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Thousands of people gathered for a demonstration in Bamako on June 19. [AFP]

Mali's main protest leader called for fresh anti-government demonstrations on Thursday, rejecting the president's latest attempts to appease the resurgent opposition in the fragile West African state.

Mahmoud Dicko, an influential imam who has emerged as the leader of the so-called June 5 opposition movement, said through his political group on social media that a protest planned for Friday would go ahead.

The move came as the rest of the opposition coalition was still deciding whether to hold the rally, and followed reforms floated by President Ibrahim Boubacar Keita on Wednesday evening meant to appease growing hostility to his government.

Thousands of people in the country of some 19 million people protested on two occasions last month, urging Keita to resign over his perceived inability to resolve Mali's economic woes and bloody jihadist conflict.

SEE ALSO: Mali's opposition rejects West African leaders' plan to end deadlock

The Sahel nation has been struggling to contain an Islamist insurgency that first emerged in the north in 2012, before spreading to the centre of the country and to neighbouring Burkina Faso and Niger.

Thousands of soldiers and civilians have been killed in the conflict to date, and hundreds of thousands of people have been forced from their homes.

On Wednesday evening, Keita proposed in a televised speech the appointment of new judges to the country's constitutional court -- which has been at the centre of controversy since April.

Following a long-delayed parliamentary poll in March -- which Keita's party won -- the court overturned the provisional results for about 30 seats on April 29, in a decision that triggered protests in several Malian cities.

The move saw several members from Keita's party elected to the parliament, and is viewed by many as having ignited Mali's latest political crisis.

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But Keita, who has been in power since 2013, suggested in his speech on Wednesday that new constitutional court judges could revisit that decision.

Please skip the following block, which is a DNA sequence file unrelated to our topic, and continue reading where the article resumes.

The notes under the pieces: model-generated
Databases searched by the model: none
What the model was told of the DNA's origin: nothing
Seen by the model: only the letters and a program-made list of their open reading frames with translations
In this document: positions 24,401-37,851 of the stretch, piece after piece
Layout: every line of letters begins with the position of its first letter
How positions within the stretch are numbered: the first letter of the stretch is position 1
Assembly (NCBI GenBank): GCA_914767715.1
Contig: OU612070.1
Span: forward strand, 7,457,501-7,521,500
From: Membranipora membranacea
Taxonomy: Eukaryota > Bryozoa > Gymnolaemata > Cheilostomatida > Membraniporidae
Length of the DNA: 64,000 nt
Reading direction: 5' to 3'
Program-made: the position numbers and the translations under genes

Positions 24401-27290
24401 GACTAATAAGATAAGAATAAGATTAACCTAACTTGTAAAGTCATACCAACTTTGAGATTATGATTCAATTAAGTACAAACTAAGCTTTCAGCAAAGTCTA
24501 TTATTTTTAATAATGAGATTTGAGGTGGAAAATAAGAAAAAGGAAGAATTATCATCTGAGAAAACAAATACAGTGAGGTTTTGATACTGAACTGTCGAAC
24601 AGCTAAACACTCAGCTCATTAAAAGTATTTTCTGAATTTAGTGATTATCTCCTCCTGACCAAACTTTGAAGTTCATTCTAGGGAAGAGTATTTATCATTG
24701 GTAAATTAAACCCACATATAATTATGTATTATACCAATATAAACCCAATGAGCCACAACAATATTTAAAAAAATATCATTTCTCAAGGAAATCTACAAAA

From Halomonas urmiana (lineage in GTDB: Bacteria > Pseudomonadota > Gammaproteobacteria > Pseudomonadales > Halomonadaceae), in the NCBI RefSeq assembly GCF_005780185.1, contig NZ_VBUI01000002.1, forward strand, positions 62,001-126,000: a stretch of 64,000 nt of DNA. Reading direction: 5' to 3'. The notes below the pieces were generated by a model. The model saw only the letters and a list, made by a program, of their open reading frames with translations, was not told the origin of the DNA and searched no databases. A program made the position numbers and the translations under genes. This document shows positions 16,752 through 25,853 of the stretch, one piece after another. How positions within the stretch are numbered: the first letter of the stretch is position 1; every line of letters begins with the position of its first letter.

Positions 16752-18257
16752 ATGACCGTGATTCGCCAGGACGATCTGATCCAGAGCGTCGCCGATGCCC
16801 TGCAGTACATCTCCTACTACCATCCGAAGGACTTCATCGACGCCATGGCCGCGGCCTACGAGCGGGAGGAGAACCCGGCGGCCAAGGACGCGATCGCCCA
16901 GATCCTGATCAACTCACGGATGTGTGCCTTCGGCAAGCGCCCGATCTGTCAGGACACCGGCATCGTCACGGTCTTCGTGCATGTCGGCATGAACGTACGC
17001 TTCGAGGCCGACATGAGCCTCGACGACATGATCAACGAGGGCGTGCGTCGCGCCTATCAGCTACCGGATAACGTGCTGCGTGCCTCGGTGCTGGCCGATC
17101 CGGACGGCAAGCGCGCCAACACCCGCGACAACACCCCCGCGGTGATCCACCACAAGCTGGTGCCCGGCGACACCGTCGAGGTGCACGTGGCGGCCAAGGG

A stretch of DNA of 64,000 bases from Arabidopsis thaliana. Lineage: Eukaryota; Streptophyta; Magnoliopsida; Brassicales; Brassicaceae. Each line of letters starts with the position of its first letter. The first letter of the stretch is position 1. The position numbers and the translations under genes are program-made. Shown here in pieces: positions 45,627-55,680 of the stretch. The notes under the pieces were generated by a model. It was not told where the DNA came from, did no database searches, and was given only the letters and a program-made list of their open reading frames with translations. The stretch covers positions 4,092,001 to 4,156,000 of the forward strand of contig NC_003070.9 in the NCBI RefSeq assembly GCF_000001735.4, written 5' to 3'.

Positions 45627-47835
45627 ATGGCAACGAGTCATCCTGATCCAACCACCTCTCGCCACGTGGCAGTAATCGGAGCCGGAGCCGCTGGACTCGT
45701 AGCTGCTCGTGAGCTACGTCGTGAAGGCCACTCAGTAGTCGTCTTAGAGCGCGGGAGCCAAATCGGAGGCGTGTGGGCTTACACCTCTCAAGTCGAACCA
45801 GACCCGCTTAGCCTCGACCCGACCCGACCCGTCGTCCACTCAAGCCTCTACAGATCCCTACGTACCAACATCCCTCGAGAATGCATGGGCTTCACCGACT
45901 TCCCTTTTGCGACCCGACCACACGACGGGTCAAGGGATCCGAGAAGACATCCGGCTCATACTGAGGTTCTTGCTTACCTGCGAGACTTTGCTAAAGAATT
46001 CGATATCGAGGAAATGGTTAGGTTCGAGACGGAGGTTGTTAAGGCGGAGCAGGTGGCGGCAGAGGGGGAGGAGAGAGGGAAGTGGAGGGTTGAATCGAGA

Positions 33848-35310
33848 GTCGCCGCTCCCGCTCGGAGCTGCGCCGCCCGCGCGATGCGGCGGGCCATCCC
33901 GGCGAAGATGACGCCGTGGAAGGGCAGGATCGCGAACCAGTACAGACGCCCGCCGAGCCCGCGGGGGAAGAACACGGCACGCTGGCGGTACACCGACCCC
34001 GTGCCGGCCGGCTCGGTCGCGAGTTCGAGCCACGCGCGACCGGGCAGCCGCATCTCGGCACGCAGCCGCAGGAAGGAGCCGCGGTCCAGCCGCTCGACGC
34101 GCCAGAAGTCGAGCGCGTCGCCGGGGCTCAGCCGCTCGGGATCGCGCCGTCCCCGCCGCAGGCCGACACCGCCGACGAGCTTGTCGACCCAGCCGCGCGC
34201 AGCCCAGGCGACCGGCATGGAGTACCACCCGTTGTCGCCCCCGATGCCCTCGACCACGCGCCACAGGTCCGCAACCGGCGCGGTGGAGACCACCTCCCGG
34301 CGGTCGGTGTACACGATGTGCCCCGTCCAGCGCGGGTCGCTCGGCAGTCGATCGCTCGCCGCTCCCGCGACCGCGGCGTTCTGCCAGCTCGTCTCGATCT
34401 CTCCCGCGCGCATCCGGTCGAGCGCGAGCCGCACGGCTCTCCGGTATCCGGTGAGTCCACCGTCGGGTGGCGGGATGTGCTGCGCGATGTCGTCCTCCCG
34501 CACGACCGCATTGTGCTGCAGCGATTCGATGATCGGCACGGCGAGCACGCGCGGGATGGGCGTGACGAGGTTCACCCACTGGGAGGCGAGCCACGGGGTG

'Failed speech'

The embattled president's attempt to appease Mali's growing opposition movement appears to have fallen on deaf ears.

For example, one of the leaders of the protest movement, Moussa Sinko Coulibay, said on Twitter on Thursday that the speech had "completely failed".

"He has just proved once again that he is Mali's problem," Coulibay added, referring to Keita.

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Also on Twitter, Malian star singer Salif Keita also called for people to protest on Friday.

President Keita is on increasingly shaky political ground as protests continue, alarming the international community which is keen to avoid Mali sliding into chaos.

The 75-year-old has mooted several reforms since protests began in a bid to appease protesters, such as the formation of a new national unity government.

Last week, opposition leaders said they wanted to engage in dialogue with the president, dropping demands for his resignation in favour of the dissolution of parliament and the establishment of a transition government.

Since then, back-and-forth talks between the opposition and Keita have failed to achieve a breakthrough, however, with the president refusing to dissolve the parliament.

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Mali Mahmoud Dicko Ibrahim Boubacar Keita
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